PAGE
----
As of late, the tourism industry in India has been evolving remarkably. India undoubtedly has a huge variety of options to offer to the travel fanatic, and many of its historical features are top of the list when you google Tourism in India.
But behind all the hugely advertised, money-churning holiday stopovers lies the true beauty of India that sometimes gets lost under the pile of top tourist spots.
Across the 1.3 million square mile expanse of India are serene landscapes, some of which haven’t even been touched by the outsiders. Nonetheless, their beauty is a song for the soul. These 16 places in India will take your breath away.
Aizawl is the capital of state of Mizoram and it’s elevation is a staggering 4000 ft above sea level. Nonetheless, the cityscape is beautiful to the eyes.
Also know as Allepey, it is the administrative headquarters of Alppuzha district in Kerala and popular as the Venice of the East. The city hosts a variety of houseboats on backwaters of the Arabian Sea and is popular for its many temples and the oldest Anglican church in Kerala.
14. Andamann and Nicobar Islands
These are a set of islands where the Bay of Bengal and Andaman Sea meet. These islands are home to few of the world’s still uncontacted people.
This heaven is right in the Thrissur district of Kerala. The water fall is magnificent, falling 80 ft, and the city has an abundance of forsests.
Located in Southern Tamil Nadu, Chettinad houses beautiful temples and is famous for its food. It’s 18th century mansions are adorned with marble and teak and put modern architecture to shame – in style. “Kandaangi”, the famous local saris show off bold hues and checks, and are a testament to the regions uniqueness.
11. Chitrakut Falls
The Chitrakut Falls in Bastar District of India fall 98 ft into the Indravati River with clear waters unless its monsoon, when they carry the silty monsoon rainwater.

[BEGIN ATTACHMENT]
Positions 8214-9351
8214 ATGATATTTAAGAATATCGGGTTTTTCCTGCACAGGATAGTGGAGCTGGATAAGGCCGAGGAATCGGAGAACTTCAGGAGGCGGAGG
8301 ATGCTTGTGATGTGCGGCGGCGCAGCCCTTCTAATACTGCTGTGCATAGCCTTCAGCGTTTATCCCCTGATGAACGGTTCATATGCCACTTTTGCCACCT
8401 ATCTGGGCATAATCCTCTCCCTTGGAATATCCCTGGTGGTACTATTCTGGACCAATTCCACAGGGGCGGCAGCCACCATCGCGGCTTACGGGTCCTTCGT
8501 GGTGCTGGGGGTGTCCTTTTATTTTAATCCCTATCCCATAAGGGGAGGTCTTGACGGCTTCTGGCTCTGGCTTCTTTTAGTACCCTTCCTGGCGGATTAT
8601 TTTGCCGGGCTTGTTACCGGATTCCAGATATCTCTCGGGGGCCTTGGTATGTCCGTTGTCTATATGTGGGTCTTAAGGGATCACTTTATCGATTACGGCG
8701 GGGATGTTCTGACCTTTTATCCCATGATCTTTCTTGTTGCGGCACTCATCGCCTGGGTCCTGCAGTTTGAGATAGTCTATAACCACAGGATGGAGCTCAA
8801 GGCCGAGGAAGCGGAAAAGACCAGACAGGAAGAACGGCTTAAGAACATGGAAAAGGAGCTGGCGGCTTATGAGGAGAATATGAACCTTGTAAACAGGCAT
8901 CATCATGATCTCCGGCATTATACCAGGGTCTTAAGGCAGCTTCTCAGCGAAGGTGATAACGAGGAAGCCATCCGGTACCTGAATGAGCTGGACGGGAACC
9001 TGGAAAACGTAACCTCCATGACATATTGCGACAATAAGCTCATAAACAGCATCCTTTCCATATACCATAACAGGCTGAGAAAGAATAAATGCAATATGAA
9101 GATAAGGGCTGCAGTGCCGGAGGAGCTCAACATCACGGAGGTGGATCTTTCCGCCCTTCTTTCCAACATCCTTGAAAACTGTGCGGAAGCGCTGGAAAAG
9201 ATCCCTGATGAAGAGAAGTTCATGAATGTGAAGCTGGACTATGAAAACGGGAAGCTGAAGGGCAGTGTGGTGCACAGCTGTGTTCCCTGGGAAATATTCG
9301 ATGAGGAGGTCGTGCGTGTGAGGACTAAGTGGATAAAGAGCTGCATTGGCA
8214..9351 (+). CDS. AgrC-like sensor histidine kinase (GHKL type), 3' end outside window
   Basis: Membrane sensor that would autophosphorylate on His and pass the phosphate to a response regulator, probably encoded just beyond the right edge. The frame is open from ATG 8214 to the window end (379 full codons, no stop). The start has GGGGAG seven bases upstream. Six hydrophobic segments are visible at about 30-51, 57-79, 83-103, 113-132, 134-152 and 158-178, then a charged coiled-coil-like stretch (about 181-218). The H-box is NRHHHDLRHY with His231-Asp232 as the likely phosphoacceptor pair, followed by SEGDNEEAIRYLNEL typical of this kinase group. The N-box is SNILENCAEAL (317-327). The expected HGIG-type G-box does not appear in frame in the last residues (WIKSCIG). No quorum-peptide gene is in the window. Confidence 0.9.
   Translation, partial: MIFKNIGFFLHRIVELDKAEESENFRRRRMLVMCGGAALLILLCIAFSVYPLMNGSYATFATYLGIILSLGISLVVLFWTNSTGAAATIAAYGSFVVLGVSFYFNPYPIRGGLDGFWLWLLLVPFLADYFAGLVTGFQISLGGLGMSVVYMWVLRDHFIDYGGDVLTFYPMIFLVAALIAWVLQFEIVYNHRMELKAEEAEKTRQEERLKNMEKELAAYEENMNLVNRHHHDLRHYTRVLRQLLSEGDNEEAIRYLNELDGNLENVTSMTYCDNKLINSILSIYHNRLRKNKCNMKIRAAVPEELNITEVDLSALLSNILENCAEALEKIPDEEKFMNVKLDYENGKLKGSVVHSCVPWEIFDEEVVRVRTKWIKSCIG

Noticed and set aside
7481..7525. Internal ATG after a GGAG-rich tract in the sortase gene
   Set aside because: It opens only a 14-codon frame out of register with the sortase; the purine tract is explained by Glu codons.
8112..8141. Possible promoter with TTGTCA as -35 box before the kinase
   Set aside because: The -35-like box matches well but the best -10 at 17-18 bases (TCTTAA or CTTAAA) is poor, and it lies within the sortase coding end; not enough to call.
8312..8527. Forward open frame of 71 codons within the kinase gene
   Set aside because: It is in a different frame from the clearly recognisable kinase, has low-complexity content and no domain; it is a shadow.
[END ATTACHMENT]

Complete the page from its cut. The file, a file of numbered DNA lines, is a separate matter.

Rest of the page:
Rajasthan is known world wide for its culture, popularized often through Indian literature and film. Chittorgarh is a city in this state, located on the banks of river Gambhiri and Berach. It’s history sings the praises of its Rajput emperors, and its many forts and temples tell their stories.
9. Lake Pichola
An artificial fresh water lake in the city of Udaipur, Rajasthan, this lake is what originally gave life to the city. The city of Udaipur was built around the lake by Maharana Lakha who was impressed by its magnificence.
Munnar, another wonder of Kerala, is famous for a panoply of tea plantations, its three rivers and the backdrop of Ghats mountains. It is beauty beyond bounds.
7. Nubra Valley
A valley on the Tibetan Plateau, the Nubra Valley is 10,000 ft above sea level and is a cold dessert. It’s 32 meters tall Maitreya Buddha statue isn’t it’s only prime location; the valley is home to the junction of Shyok and Siachin rivers.
The highest peak of West Bengal, Sandakphu is just at the edge of the Singalila National Park in Darjeeling and gives a 4-in-1 few of four of the world’s five highest peaks! Talk about a deal!
India’s very own West Coast, Sindhudurg is famous for its forts and water sports. It has been cultivated as a popular tourist spot and offers activities ranging from beaching to nightlife.
4. Suraj Tal Lake
Accumulating its water from streams, glaciers and snow, the Suraj Tal lake – or the Lake of the Sun God – is perched atop Lahaul and Spiti valley of Himachal Pradesh. It is considered a sacred location by locals and is heavenly, no doubt.
Bordering the cities of Jodhpur and Jaisalmer in Rajasthan, this huge expanse of sand is world’s 17th largest desert. Against the backdrop of sun-dried sand dunes, its culture and art speak a language of many colours.
2. Varanasi Ghats
Beside the sacred river Ganges lives a life of diverse heartbeats, sprawled across the Ghats of Varanasi. These are wide steps leading into the Ganges. There are 87 ghats, some of them private, some specified for cremation, as is the Hindu culture and some for Pooja ceremonies.
1. Zanskar Valley
Another gem in the Jammu and Kashmir, the Zanskar valley is formed by a sub range of the Himalayas, and holds a small population of around 14,000 people. The area is a Buddhist cradle and a tranquil location.